Computerized tomography (CT) scans use ionizing radiation to provide images of the body. These days, Americans are undergoing more and more CT scans for imaging nearly every part of the body.
In a report from Stanford News, researchers at the university examined the blood of 67 people before and after they had undergone a CT scan.
After the scans, the scientists found an increase in DNA damage within cells, along with cell death.
They also saw increased expression of genes involved in the repair or death of cells.
“We now know that even exposure to small amounts of radiation from [CT] scanning is associated with cellular damage,” said study co-lead author Dr. Patricia Nguyen, assistant professor of cardiovascular medicine at Stanford University School of Medicine.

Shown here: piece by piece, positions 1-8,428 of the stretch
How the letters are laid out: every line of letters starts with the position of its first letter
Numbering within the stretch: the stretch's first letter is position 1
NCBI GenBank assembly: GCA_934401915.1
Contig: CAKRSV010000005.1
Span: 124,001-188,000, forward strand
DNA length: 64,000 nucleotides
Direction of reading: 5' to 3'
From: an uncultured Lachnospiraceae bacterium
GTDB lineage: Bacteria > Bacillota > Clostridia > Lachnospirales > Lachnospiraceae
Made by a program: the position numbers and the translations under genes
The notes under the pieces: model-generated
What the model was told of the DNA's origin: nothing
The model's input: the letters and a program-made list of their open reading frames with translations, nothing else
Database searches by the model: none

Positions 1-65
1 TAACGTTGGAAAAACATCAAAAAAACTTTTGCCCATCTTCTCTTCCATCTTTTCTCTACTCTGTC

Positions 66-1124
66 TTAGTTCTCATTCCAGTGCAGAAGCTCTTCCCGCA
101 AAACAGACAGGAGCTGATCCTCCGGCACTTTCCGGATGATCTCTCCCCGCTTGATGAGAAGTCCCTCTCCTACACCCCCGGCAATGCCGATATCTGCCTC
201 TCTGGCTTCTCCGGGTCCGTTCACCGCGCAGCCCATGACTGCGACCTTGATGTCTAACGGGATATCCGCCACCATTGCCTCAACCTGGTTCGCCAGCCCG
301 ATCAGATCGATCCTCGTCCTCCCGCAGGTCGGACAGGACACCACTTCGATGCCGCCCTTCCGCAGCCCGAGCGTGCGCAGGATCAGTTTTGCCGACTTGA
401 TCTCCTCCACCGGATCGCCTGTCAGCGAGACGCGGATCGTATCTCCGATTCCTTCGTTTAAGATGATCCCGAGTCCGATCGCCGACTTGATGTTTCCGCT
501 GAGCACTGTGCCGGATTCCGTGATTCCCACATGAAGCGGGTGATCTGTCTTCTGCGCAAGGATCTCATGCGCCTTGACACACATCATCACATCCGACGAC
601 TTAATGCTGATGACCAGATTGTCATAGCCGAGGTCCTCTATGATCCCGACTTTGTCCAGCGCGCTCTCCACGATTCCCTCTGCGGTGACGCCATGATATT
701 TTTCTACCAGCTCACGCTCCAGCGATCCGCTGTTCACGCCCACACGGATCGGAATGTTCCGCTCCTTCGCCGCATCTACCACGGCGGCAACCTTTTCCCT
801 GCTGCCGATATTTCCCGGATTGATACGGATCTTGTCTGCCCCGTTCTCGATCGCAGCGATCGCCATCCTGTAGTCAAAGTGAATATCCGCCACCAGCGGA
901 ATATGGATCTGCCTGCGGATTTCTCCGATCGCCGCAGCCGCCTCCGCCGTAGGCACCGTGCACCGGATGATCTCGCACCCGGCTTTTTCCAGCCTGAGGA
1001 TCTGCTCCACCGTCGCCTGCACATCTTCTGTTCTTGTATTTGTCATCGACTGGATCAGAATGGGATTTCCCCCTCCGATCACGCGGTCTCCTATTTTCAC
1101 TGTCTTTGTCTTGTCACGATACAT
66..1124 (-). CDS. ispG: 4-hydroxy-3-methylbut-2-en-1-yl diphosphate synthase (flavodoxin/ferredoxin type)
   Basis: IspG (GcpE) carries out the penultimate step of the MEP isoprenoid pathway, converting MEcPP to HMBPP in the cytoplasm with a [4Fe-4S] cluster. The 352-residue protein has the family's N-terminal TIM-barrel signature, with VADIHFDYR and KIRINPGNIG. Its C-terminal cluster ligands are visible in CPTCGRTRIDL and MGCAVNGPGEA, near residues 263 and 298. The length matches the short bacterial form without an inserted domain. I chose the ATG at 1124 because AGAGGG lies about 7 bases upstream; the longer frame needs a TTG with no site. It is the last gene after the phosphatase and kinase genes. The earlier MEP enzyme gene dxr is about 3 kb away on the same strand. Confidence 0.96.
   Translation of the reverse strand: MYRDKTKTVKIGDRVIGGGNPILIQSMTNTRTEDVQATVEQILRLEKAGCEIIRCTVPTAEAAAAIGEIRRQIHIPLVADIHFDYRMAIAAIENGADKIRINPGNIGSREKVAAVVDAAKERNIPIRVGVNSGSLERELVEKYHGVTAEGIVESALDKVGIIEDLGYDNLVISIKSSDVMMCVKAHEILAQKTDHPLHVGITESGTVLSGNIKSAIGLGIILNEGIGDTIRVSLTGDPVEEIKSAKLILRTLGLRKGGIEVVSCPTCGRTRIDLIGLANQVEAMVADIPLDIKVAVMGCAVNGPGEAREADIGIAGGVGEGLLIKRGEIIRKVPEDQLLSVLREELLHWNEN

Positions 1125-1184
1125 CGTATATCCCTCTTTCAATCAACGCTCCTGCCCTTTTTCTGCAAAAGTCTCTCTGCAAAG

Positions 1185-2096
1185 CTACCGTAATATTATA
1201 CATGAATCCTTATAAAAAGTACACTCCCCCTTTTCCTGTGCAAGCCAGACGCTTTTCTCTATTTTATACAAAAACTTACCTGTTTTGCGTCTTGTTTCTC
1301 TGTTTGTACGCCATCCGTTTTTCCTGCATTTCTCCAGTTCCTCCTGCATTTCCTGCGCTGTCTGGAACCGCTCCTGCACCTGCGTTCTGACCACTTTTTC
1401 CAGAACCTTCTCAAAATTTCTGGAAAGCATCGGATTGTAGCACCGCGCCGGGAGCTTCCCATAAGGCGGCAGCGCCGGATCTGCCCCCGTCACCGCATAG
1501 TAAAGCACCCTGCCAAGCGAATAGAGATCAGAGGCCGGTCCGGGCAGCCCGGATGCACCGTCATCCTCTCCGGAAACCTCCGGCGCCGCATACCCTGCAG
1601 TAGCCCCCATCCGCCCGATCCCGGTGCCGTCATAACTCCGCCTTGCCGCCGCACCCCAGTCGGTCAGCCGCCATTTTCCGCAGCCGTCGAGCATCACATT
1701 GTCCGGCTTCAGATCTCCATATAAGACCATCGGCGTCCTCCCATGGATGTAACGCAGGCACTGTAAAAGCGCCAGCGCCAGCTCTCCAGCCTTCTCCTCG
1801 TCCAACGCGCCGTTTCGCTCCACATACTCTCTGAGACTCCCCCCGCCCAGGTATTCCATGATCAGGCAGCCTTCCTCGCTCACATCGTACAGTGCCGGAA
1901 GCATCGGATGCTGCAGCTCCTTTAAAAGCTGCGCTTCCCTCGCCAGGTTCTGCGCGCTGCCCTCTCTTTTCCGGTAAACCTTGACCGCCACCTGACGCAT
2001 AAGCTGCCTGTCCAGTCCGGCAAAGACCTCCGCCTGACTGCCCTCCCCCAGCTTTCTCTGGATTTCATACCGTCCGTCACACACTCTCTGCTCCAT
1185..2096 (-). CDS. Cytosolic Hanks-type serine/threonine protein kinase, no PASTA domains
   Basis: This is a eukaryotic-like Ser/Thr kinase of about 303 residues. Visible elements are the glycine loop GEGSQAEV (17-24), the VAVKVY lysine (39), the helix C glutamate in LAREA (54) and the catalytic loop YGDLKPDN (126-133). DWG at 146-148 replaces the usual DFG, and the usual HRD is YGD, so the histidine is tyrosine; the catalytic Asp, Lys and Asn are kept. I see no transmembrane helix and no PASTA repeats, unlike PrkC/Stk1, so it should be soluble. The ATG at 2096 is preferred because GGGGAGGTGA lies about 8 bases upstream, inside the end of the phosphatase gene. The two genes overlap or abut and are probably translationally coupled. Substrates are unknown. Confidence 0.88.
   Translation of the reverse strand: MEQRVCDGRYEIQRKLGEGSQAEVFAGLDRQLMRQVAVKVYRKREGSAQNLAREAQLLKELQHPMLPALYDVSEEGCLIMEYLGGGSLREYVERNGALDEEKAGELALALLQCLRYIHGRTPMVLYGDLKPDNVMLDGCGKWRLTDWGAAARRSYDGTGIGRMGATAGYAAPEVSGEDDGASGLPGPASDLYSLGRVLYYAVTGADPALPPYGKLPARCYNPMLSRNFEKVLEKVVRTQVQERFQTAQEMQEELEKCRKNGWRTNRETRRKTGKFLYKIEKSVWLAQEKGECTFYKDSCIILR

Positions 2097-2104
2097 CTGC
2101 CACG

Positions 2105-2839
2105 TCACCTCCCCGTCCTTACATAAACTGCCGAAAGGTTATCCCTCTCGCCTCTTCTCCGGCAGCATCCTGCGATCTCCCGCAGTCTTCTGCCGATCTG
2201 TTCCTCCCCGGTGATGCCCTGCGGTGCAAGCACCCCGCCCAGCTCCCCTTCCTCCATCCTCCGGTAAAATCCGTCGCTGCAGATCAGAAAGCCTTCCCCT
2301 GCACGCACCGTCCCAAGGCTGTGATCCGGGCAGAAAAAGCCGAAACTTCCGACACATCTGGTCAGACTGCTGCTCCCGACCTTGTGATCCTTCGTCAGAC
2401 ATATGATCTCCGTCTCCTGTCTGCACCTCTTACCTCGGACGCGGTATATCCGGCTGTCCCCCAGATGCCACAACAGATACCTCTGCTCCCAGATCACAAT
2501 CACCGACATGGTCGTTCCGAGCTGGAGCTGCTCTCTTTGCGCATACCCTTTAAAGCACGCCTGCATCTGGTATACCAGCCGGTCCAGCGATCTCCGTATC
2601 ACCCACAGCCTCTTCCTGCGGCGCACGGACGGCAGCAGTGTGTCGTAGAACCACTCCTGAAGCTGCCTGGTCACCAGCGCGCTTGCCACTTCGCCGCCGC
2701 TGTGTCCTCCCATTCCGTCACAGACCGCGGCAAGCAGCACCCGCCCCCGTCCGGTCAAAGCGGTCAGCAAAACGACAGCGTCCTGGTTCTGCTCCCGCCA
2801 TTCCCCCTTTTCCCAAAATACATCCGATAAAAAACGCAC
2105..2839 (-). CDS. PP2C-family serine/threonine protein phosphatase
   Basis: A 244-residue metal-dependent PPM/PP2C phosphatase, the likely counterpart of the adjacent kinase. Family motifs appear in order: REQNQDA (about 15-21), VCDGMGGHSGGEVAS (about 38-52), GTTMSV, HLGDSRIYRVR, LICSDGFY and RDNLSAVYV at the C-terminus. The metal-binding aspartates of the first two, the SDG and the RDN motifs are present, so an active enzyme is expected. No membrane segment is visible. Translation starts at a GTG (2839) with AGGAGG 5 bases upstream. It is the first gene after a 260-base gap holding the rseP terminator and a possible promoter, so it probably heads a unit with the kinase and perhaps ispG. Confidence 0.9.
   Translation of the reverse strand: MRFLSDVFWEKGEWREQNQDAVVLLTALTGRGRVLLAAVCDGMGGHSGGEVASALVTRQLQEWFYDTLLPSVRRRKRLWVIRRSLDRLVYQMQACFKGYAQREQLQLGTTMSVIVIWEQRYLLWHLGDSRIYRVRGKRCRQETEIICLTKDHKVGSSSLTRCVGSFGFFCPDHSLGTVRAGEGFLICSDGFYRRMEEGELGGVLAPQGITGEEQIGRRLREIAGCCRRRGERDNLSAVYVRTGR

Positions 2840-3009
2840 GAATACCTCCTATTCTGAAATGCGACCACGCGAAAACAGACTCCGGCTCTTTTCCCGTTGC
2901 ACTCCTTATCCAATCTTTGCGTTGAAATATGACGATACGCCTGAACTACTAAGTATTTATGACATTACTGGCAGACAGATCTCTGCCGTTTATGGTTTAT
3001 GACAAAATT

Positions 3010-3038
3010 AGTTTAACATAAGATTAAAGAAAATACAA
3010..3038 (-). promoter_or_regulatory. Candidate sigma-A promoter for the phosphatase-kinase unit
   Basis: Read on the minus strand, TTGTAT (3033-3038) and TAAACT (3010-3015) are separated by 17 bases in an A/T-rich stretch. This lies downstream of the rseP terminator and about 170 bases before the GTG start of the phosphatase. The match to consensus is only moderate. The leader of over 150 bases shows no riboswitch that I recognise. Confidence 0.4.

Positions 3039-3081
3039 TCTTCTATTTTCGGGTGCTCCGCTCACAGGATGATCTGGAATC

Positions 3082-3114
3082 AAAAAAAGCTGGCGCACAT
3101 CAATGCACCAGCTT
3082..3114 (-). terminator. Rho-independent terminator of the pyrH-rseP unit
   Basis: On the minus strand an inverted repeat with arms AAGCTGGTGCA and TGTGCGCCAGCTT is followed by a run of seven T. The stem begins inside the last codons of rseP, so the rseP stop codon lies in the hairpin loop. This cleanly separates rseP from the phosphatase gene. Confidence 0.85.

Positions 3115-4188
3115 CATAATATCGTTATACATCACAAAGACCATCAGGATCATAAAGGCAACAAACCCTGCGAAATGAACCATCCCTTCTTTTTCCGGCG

It is well known that any form of ionizing radiation can cause these problems. CT scans expose patients to 150 times the amount of radiation from a chest X-ray.
In 2007, the National Cancer Institute predicted that 29,000 future cancer cases would be linked to the 72 million CT scans performed in that year alone.
We don’t need to eliminate CT scans. They can save lives.
But we certainly need to do fewer of them.
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